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Bozeman’s Brice Patterson ready to make statement at National High School Finals Rodeo

Posted at 10:35 PM, Jul 10, 2019
and last updated 2019-07-11 20:44:04-04

BOZEMAN — The National High School Finals Rodeo is taking place this weekend in Rock Springs, Wyo., and Bozeman’s Brice Patterson will be one of the many representing the state of Montana.

“It’s the biggest rodeo in the world. There are kids from every state, every age, every skill level,” said Patterson. “It’s insane. A week full of rodeo going morning and night.”

Patterson is one of the cowboys to watch for, as he won two titles at the Montana High School Rodeo Finals in Baker — one in bareback riding and the other in the all-around.

“I just felt determined. (I) knew that I wanted to go in there and win the all-around, win the bareback and gave it 110 percent each day we were rodeoing, and I guess came home with both the saddles in the all-around and bareback title,” Patterson said.

He wasn’t stopping there. Last week during Cowboy Christmas, Patterson took first in bareback at the Ennis Rodeo with an 82-point ride. A day later on July 4, he went to Choteau for the same event and won that competition, as well, topping the field with a 78-point ride. And Patterson says the pro rodeo circuit is perfect practice for nationals.

“Those rodeos are a great opportunity to get on excellent stock, a great opportunity to be surrounded by tons of people,” said Patterson. “And being able to go to some of those rodeos, stands are packed and you can hear people cheering, you’re on a good horse or you’re competing with a good calf or steer, it’s incredible.”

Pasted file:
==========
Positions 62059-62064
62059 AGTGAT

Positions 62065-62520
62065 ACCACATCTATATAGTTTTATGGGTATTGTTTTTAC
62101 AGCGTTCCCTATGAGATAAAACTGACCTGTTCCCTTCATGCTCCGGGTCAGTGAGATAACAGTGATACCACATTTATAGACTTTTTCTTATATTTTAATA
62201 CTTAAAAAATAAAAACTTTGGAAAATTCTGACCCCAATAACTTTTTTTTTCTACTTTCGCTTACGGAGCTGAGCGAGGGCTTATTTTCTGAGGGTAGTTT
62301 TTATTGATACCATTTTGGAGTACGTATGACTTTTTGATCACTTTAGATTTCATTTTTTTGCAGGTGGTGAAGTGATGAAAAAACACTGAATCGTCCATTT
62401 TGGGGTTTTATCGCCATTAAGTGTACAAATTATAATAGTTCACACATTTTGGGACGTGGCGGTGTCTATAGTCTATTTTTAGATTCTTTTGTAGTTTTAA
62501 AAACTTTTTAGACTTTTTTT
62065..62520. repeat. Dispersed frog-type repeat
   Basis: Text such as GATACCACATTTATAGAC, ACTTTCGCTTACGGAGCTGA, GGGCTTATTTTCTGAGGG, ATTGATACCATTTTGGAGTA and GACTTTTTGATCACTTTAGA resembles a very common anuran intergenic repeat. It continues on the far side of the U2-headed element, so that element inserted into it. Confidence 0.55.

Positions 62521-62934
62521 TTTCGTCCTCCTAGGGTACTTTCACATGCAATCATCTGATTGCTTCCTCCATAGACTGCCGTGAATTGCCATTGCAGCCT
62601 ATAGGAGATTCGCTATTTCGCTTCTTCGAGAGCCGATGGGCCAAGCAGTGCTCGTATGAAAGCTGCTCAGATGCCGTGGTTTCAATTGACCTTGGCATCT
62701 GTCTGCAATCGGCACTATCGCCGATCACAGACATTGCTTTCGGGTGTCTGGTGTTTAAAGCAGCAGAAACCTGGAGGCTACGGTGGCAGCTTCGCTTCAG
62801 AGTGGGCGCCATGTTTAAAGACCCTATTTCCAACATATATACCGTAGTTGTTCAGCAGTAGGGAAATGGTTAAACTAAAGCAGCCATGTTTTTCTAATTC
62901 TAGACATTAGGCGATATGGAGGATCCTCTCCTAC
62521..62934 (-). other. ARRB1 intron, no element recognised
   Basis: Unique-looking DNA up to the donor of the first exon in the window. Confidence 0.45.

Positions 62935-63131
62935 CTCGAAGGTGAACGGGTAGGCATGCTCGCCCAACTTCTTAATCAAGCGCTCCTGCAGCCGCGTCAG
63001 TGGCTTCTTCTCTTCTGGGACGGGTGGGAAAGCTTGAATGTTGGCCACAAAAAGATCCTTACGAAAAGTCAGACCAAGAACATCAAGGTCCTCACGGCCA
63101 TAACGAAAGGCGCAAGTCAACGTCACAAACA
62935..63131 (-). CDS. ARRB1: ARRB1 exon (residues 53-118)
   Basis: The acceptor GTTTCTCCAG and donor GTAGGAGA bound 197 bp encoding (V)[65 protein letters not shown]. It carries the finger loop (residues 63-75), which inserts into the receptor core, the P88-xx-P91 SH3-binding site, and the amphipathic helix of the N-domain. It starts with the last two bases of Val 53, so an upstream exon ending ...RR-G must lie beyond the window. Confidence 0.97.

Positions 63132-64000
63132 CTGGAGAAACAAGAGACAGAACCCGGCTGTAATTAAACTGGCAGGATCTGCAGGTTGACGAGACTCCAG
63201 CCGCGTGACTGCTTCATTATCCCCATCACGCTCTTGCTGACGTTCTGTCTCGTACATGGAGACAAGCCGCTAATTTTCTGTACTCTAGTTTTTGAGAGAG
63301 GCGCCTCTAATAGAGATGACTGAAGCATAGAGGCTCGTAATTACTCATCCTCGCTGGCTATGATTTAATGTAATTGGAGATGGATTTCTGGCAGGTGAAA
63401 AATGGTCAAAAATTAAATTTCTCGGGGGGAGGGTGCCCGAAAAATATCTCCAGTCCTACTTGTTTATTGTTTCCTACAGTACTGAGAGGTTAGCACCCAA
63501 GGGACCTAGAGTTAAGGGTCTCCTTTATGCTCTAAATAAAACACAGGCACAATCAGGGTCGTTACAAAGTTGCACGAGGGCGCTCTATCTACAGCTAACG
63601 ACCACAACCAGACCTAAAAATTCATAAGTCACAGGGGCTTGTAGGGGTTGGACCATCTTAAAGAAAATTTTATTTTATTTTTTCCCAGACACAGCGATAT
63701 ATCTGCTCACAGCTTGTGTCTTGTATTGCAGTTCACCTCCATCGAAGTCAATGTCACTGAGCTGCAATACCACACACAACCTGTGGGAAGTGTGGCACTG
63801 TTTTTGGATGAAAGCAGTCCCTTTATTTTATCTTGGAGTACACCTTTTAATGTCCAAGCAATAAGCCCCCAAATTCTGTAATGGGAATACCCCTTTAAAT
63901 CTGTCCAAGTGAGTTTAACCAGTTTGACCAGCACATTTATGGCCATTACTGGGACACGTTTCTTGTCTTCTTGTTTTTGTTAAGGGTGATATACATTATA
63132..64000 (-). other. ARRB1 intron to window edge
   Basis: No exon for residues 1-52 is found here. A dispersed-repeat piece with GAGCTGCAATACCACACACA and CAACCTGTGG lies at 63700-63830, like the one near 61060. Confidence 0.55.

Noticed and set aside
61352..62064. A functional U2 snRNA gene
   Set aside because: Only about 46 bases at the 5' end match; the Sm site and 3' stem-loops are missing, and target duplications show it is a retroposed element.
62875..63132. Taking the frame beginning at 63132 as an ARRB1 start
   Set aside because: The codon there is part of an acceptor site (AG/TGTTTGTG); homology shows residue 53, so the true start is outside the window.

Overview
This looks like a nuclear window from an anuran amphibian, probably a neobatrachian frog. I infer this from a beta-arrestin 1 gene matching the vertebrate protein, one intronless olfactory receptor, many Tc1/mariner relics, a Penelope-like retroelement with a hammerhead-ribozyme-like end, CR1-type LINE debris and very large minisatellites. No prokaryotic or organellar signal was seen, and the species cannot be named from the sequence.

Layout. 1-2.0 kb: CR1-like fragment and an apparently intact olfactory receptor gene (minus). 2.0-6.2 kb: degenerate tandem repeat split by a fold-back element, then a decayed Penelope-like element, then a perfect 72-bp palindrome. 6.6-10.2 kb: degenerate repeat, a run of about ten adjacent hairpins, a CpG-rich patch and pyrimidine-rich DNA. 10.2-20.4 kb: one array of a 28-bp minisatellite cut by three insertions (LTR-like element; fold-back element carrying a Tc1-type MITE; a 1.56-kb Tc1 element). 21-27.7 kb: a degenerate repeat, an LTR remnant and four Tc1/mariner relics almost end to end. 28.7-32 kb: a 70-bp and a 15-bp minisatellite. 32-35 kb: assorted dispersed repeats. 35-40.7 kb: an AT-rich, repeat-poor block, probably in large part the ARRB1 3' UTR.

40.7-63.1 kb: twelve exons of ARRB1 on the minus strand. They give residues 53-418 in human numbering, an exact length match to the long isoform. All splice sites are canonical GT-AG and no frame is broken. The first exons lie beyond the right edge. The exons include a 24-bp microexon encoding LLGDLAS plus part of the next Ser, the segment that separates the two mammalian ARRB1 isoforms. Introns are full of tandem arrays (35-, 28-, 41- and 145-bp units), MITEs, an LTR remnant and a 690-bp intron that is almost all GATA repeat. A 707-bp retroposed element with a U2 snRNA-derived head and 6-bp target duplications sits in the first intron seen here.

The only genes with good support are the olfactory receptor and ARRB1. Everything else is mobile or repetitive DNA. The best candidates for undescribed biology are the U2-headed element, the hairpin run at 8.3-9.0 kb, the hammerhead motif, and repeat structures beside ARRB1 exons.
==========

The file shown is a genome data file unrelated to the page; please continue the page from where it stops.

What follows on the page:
Already making waves in the pro circuit as just a junior in high school, Patterson trains on his family’s farm in Bozeman. He even has his own mechanical bucking machine that he uses to simulate saddle and bareback riding.

But come Sunday in Rock Springs, Patterson will hop on a real horse and he has to bring his A-game.

“You have to prove it. When they call your name to go out in that arena and compete, you got to prove that this is how you separate yourself,” he said. “You got to prove that you’re from Oklahoma, you’re from Montana, you’re from Idaho. I’m the No. 1. I’m here to compete and that’s what I’m here to do.”

For one of the most promising young cowboys in the Treasure State, his goal goes well beyond winning at nationals.

“I want my poster and my face to be on some little kid’s room, that’s my goal. I want him to be like, ‘That’s who I want to be when I get older.’ That’s my only goal,” said a determined Patterson.

As for the cowboy he looks up to, it’s Melstone’s JR Vezain, who is a personal friend of his family. Patterson says Vezain has taught him so much about the sport and even has given him some top-notch equipment that would otherwise be out of his budget.

Patterson will continue to chase his pro rodeo dreams. After nationals, he will be competing in a handful of NRA events over the summer and will compete at Frontier Days this year in Cheyenne, Wyo.